And the process can be implemented quickly. In a New York Times article, geneticist Bruce Conklin said of the technology: “In the past, it was a student’s entire PhD thesis to change one gene. CRISPR just knocked that out of the park.”
Not only is the technique much faster than conventional breeding, it also is very versatile. The approach has worked in just about every cell type tested thus far — plant and animal.
And to grasp the rate at which researchers are studying CRISPR/Cas9, there were hardly any scientific publications on the technology in 2012. In 2014, there were more than 225 published.
To say CRISPR/Cas9 is every bit as revolutionary as the Internet or the smartphone is an understatement. Scientists are studying applications to fight cancers and it already has been demonstrated the technology can remove HIV from infected human cells. It comes with ethical questions as well for how this technology may benefit humans in the future. The idea of designer babies with reduced diseases linked to faulty genes, or the potential to slow or reverse the aging process may one day be possible using CRISPR/Cas9. Many more human health, animal, and plant applications are being investigated.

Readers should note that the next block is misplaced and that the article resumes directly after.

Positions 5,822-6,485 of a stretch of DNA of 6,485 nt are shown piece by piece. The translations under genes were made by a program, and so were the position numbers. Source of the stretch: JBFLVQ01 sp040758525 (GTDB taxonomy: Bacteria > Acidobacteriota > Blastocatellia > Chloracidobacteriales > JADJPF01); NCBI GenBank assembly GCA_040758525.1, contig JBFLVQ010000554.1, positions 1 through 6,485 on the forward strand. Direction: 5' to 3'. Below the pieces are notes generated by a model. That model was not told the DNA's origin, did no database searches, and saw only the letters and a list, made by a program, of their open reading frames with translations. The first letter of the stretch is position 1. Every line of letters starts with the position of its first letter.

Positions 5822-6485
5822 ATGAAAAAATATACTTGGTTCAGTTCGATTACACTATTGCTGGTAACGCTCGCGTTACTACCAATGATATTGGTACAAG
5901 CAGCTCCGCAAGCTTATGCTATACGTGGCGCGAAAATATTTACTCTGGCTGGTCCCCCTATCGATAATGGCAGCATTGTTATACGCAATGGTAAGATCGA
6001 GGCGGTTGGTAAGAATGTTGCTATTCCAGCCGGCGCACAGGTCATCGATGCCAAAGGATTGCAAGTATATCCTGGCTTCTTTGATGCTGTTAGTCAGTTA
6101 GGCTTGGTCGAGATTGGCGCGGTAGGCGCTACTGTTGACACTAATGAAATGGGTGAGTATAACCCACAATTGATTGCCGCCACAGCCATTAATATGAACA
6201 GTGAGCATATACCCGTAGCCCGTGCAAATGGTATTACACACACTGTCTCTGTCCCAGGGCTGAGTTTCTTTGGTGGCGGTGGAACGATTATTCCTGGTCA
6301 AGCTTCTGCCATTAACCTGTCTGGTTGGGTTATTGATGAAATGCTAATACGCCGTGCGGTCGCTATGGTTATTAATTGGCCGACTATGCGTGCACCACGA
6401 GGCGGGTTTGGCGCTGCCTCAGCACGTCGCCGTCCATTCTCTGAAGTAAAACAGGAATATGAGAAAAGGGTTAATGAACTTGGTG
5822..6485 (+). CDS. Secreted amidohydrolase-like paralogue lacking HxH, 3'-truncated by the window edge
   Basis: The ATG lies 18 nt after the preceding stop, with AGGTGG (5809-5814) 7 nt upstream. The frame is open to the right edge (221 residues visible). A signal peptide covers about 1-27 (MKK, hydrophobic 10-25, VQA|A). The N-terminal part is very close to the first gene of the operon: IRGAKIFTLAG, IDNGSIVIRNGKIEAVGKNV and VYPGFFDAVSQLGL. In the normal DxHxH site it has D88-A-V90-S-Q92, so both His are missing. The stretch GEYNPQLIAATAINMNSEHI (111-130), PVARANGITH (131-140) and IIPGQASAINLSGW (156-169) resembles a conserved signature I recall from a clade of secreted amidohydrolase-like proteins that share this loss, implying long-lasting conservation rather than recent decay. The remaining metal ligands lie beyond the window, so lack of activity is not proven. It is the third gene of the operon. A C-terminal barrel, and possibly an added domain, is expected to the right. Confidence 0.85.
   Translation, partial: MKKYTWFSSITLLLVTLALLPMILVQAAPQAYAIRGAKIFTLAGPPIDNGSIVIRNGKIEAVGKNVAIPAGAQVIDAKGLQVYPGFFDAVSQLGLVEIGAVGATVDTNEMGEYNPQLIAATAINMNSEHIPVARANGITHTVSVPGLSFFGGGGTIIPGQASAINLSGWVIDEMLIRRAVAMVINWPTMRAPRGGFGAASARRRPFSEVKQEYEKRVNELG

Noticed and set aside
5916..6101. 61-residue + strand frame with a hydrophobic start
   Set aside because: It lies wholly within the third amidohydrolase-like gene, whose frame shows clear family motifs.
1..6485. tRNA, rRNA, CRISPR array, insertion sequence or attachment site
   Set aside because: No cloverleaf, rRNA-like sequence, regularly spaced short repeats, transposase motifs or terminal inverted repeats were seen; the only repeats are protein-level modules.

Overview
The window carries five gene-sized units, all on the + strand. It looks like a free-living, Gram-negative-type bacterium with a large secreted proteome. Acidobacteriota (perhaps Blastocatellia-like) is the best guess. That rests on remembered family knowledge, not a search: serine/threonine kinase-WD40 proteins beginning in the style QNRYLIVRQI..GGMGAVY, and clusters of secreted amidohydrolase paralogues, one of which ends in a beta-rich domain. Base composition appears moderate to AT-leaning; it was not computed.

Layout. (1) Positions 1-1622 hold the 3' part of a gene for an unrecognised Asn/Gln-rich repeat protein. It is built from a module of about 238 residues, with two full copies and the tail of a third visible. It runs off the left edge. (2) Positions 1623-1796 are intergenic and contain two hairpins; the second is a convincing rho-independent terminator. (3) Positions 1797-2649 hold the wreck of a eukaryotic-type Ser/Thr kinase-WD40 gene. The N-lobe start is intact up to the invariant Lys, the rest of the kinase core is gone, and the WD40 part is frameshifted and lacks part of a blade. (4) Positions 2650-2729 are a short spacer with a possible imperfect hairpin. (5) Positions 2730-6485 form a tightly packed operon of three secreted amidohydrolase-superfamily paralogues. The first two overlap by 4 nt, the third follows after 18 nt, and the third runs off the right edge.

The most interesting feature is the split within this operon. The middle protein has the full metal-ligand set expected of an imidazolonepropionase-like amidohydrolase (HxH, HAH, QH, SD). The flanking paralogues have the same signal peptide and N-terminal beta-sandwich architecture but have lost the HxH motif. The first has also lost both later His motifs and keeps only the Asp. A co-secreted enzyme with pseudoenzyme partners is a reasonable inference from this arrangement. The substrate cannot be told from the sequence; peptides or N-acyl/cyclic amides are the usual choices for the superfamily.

|Dr. Nian Wang is researching methods to defeat HLB using CRISPR.
Photo courtesy of UF/IFAS
Hunter adds the potential applications to CRISPR/Cas9 technology to agricultural problems are endless.
“CRISPR/Cas9 permits highly selective editing at the gene level,” he says. “With the technology, comes the need for researchers to understand the biological pathways, their components (genes), and gene functions.”
With this understanding, scientist can target things like vulnerability to diseases, or even take the bitterness out of a piece of fruit.
“Working in cell cultures, new varieties of plants can be produced, which have reduced or no toxins, or no bitter proteins since they can be knocked out,” Hunter says. “Since the technology works at the embryonic stage, all subsequent plants propagated from the new variety also will continue to have the selected trait (not bitter), being permanent like what occurs in natural gene mutations through traditional breeding.”